I say: It seems toxic to me. Keir Starmer’s weird whipping on, e.g. the The Overseas Operations Bill, The Covert Human Intelligence Bill, the Review of Administrative Law… This can’t be my leader. Previously, anti-Semitic nonsense wtf?? Divided between an old labour that wants to ‘put the people in the penthouse into the basement and stamp on their heads’ — essentially expressing an us-and-them-violence — and a new labour that shares Hilary Clinton’s problem of being too in bed with Wall St — you know what I mean. Too in bed with modernity and Neo-liberalism. In short, labour is un-inspiring.

Plus, historically this separation of owners vs workers in Conservative vs Labour… is it fit for the day? I’m not sure.

I’m not inspired to join the Labour party.

The Green Party seems - and maybe I’m wrong — it seems little-ist and quagmired in consensus decision making. I’m not inspired to join the Green Party.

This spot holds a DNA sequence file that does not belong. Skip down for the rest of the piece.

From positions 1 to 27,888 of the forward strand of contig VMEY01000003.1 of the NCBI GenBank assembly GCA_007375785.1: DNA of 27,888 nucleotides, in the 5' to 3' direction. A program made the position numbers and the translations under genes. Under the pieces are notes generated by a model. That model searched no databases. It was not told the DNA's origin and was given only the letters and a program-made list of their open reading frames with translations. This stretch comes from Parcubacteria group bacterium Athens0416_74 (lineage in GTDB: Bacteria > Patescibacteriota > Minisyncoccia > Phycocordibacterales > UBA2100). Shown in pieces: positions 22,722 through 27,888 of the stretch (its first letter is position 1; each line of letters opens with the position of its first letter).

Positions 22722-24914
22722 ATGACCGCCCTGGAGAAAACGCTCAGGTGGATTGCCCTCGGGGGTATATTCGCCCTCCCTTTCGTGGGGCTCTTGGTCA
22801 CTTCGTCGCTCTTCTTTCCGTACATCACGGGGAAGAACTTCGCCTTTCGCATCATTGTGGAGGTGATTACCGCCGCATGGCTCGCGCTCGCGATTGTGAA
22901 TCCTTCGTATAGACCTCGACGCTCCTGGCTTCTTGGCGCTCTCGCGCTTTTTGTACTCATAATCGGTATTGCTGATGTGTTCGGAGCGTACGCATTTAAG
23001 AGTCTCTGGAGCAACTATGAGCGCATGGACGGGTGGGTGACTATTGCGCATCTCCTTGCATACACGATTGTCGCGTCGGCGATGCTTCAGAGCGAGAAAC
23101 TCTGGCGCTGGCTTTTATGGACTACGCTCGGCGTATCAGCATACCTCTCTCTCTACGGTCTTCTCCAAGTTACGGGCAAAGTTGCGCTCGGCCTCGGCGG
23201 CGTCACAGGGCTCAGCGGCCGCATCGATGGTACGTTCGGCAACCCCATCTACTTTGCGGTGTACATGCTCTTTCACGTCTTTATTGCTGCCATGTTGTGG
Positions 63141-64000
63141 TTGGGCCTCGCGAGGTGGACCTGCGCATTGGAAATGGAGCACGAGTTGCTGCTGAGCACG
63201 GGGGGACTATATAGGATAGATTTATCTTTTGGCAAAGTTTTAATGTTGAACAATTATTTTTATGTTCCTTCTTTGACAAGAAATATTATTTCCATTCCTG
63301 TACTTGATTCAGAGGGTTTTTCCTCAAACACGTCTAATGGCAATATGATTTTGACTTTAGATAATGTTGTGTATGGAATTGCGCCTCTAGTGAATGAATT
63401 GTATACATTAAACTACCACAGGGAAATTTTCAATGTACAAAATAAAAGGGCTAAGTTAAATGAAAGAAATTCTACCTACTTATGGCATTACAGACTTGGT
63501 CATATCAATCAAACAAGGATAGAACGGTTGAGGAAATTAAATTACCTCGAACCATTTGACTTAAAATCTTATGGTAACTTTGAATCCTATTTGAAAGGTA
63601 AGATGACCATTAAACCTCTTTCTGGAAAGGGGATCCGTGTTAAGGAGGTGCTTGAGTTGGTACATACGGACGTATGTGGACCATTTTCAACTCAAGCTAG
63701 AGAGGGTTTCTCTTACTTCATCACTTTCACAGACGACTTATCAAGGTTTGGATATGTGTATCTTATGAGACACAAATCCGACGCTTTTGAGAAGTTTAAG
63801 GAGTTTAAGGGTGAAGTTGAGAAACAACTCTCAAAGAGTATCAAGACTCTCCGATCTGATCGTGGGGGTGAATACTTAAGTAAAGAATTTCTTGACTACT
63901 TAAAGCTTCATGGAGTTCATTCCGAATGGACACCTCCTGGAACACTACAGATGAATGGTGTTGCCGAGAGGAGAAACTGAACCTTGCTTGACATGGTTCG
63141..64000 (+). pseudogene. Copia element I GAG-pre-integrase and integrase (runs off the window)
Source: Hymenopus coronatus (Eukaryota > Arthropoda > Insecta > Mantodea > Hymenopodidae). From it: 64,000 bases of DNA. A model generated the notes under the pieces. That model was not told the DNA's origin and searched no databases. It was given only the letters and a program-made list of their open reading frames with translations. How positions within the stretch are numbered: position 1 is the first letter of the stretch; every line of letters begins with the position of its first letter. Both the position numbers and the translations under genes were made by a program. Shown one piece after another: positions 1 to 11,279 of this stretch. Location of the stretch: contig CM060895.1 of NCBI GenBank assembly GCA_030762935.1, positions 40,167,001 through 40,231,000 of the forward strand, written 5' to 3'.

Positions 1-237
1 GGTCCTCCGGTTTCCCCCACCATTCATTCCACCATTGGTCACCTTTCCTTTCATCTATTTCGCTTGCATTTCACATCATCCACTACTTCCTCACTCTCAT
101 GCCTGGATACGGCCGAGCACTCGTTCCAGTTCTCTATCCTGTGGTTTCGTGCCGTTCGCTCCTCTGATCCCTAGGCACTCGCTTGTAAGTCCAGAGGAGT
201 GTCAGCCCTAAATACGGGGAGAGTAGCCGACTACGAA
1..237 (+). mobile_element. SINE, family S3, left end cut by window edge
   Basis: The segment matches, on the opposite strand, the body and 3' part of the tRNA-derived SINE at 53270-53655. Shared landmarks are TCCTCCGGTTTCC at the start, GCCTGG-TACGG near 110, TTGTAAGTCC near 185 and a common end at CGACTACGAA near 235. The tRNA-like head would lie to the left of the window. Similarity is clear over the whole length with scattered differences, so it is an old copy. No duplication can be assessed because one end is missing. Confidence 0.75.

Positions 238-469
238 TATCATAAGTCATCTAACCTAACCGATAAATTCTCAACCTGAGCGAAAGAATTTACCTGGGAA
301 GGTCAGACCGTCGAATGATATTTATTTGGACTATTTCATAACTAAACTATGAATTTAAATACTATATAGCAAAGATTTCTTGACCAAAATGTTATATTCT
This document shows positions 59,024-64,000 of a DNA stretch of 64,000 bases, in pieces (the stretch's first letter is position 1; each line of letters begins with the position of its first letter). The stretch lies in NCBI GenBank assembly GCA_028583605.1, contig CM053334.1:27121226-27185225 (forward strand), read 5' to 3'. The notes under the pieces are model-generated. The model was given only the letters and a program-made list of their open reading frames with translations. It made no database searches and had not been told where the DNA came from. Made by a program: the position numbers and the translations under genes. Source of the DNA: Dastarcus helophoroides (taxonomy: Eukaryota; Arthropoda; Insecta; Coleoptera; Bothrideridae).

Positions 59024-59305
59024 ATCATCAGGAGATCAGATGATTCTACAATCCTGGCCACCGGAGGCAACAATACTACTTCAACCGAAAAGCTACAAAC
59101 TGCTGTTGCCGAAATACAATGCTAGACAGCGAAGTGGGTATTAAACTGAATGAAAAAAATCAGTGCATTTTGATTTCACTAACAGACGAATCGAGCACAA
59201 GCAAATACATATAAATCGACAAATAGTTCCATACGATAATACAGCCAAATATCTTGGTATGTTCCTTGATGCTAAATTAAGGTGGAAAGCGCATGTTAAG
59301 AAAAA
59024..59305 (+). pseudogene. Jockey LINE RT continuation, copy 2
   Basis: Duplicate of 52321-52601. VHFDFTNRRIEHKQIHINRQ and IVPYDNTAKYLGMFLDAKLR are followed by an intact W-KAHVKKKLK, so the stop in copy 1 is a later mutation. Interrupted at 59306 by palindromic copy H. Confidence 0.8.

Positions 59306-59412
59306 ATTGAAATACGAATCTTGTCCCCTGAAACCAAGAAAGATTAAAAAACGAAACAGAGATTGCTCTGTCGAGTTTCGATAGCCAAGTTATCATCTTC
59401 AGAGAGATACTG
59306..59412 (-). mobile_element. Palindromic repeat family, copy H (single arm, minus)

“Join Extinction Rebellion!” Some say. It’s not what I’m talking about, I tell them. XR has 3 fairly narrow demands, (Tell the Truth, Declare an (climate and ecological) Emergency, have citizen assemblies to deal with it) — which it lobbies from outside to politicians on the inside of formal power.

Friends, Authors, activists, IPPR fellows gather for lunches and discuss what the next XR might be. I don’t, as yet, get invited. But I leave them voice messages and say, I think it’s got to be about seats, and legislation, and policy. It’s got to be about formal power. About progressives getting and using formal political power in the UK. And they say, “that’s what we want too.”